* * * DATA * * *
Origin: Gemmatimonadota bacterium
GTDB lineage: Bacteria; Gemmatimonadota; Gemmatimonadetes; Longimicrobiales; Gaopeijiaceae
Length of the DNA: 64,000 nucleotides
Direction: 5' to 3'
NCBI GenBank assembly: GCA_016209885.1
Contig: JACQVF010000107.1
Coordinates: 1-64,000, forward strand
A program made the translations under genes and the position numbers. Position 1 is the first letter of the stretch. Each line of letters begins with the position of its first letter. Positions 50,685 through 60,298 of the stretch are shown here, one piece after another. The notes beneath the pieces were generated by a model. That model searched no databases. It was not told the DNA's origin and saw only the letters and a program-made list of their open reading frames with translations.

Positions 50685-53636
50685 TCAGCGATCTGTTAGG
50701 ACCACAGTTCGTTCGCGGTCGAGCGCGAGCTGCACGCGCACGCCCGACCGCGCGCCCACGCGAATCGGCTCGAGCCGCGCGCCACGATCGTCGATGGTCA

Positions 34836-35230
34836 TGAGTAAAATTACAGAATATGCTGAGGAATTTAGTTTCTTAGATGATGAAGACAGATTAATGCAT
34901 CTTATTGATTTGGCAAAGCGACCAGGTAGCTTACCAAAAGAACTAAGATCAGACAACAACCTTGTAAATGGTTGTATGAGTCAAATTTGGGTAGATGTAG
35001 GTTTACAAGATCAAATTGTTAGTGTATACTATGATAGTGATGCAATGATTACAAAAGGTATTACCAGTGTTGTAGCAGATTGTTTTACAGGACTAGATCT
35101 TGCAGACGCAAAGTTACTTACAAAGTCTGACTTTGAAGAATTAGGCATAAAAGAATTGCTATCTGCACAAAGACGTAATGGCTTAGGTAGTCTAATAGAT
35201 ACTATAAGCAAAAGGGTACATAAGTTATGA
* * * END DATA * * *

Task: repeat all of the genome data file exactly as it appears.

Origin: Gemmatimonadota bacterium
GTDB lineage: Bacteria; Gemmatimonadota; Gemmatimonadetes; Longimicrobiales; Gaopeijiaceae
Length of the DNA: 64,000 nucleotides
Direction: 5' to 3'
NCBI GenBank assembly: GCA_016209885.1
Contig: JACQVF010000107.1
Coordinates: 1-64,000, forward strand
A program made the translations under genes and the position numbers. Position 1 is the first letter of the stretch. Each line of letters begins with the position of its first letter. Positions 50,685 through 60,298 of the stretch are shown here, one piece after another. The notes beneath the pieces were generated by a model. That model searched no databases. It was not told the DNA's origin and saw only the letters and a program-made list of their open reading frames with translations.

Positions 50685-53636
50685 TCAGCGATCTGTTAGG
50701 ACCACAGTTCGTTCGCGGTCGAGCGCGAGCTGCACGCGCACGCCCGACCGCGCGCCCACGCGAATCGGCTCGAGCCGCGCGCCACGATCGTCGATGGTCA

Positions 34836-35230
34836 TGAGTAAAATTACAGAATATGCTGAGGAATTTAGTTTCTTAGATGATGAAGACAGATTAATGCAT
34901 CTTATTGATTTGGCAAAGCGACCAGGTAGCTTACCAAAAGAACTAAGATCAGACAACAACCTTGTAAATGGTTGTATGAGTCAAATTTGGGTAGATGTAG
35001 GTTTACAAGATCAAATTGTTAGTGTATACTATGATAGTGATGCAATGATTACAAAAGGTATTACCAGTGTTGTAGCAGATTGTTTTACAGGACTAGATCT
35101 TGCAGACGCAAAGTTACTTACAAAGTCTGACTTTGAAGAATTAGGCATAAAAGAATTGCTATCTGCACAAAGACGTAATGGCTTAGGTAGTCTAATAGAT
35201 ACTATAAGCAAAAGGGTACATAAGTTATGA